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Letter from Lord Pethick-Lawrence to Lady Pethick-Lawrence

Office of Cabinet Delegation, The Viceroy’s House, New Delhi.—Congress has rejected the plan for an interim Government but accepted a long-term plan for constitution-making. They plan to leave on Friday.

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Transcript

Office of Cabinet Delegation, The Viceroy’s House, New Delhi
June 25. 46

My darling.

Congress today turned down the plan for interim Govt but accepted a long-term plan for Constitution Making.

The result though nt as good as at one time seemed possible is a considerable achievement for which I am profoundly thankful.

Our present idea is to start from here on Friday & if tht is adhered to we should be in London on Monday Afternoon July 1. In tht case this will probably be the last letter tht I shall write to you before I start.

If it all works out as I have said, my joy at the prospect of seeing you again is overwhelming.

Kisses & love

From your very own
Boy.

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This letter includes the abbreviated forms ‘tht’ for ‘that’ and ‘nt’ for ‘not’.

Letter from Lord Pethick-Lawrence to Lady Pethick-Lawrence

Office of Cabinet Delegation, The Viceroy’s House, New Delhi.—Congress will probably reject the plans for an interim Government, though it is doubtful what they will do about the constituent assembly. The date of his departure is likely to be deferred again. Lady Cripps has been recalled to England because her daughter is ill.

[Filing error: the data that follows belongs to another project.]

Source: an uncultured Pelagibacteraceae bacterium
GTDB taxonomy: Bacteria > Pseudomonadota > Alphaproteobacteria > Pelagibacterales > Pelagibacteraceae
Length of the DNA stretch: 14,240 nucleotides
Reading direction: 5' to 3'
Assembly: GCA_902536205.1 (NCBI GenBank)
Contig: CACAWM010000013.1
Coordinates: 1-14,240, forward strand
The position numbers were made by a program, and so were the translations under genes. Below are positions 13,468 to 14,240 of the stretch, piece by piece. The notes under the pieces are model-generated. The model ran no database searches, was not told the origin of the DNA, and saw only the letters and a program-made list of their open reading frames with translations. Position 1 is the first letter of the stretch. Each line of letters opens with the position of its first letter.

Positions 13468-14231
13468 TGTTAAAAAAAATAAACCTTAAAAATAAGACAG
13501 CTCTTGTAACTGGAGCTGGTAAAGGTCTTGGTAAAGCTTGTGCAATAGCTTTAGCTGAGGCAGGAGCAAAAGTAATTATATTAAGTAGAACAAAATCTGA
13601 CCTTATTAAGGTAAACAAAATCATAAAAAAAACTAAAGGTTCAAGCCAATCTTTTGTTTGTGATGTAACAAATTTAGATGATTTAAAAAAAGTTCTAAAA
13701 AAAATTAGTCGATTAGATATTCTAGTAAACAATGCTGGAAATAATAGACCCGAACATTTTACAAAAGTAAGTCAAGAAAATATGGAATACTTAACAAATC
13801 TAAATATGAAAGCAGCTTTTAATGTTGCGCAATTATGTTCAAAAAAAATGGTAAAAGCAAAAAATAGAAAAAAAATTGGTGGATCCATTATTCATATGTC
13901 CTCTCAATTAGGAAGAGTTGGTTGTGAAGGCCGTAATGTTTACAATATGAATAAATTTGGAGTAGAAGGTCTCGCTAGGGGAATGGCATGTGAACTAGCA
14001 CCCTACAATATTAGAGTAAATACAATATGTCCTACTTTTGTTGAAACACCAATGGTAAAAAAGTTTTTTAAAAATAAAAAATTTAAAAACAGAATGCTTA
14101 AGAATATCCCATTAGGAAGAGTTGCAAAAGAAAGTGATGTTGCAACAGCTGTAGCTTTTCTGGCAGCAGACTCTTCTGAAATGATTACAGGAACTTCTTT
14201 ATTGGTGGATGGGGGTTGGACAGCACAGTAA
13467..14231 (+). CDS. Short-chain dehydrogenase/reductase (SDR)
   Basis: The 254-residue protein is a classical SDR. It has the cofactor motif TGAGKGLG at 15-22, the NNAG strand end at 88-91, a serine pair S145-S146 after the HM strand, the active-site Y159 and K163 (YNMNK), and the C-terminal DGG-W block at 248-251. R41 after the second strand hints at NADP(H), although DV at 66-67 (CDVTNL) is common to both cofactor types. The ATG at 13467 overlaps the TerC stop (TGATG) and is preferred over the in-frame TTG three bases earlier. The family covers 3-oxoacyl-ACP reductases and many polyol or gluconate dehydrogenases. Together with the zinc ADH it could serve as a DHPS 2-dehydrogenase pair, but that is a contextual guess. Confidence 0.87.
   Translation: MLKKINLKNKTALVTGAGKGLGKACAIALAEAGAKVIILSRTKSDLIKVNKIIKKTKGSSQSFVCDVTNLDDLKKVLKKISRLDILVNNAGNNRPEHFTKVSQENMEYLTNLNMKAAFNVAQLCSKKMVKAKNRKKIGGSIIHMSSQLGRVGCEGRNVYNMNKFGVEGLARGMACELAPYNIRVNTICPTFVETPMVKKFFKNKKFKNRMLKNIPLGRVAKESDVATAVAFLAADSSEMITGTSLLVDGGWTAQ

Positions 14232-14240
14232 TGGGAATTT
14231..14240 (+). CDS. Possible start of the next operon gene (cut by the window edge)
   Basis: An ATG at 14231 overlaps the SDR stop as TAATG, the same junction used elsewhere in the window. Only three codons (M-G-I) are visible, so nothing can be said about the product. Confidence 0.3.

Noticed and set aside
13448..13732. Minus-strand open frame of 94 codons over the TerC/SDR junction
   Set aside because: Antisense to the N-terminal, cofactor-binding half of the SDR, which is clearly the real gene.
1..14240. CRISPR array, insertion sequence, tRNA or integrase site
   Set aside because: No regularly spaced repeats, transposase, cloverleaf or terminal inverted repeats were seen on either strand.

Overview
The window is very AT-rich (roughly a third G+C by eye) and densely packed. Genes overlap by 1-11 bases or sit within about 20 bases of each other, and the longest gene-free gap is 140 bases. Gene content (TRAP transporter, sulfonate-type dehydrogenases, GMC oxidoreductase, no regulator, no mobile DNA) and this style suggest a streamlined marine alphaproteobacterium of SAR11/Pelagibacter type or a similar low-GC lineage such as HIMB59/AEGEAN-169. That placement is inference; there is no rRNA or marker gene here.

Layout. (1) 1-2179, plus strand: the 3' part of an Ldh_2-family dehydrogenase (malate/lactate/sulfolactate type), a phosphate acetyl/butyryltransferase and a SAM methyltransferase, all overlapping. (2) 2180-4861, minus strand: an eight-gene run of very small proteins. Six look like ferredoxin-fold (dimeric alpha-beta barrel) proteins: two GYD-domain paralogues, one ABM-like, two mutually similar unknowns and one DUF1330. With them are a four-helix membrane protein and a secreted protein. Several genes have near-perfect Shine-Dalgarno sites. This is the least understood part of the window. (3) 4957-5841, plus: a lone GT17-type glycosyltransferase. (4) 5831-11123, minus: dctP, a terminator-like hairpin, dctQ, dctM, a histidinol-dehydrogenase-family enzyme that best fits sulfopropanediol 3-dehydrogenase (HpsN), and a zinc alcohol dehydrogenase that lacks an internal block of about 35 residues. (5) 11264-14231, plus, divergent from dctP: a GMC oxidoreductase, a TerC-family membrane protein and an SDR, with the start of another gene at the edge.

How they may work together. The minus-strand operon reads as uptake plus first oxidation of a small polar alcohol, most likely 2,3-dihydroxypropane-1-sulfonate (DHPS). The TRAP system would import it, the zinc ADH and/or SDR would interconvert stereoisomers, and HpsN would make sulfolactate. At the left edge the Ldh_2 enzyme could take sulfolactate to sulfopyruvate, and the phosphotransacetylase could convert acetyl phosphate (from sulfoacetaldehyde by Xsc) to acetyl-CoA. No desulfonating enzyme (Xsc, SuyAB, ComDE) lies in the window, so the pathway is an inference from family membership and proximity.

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Transcript

Office of Cabinet Delegation, The Viceroy’s House, New Delhi
June 24. 46

My dearly Beloved.

I have your letter of June 19 {1} before me as I write. It is indeed for both of us a trial of pa-tience. These people talk & deliberate with a sense of all eternity in front of them. Their promise of a decision are postponed from day to day & the chance of a satisfactory one ebbs & ebbs. It is now as certain as anything can be in this uncertain land tht Congress will reject the plans for an interim Governt. What they will do about the Constituent Assembly is at the moment of writing still in doubt. But my hopes are not very high. Some time I will tell you much about it. But people start coming to interview us at 7 AM, & the last doesnt leave much before midnight. And nothing whatever comes of it! And the heat is stifling.

In my last letter to EK I told her tht I expected to be leaving here on Thursday or Friday. But delays & delays & delays make this now unlikely. Nevertheless I still hope to get away within a few days from now. But it may be again a case of hope deferred.

Lady Cripps having been called out here to a sick husband is being recalled to a still more sick daughter. So her case is far far worse than ours. I am terribly sorry for her.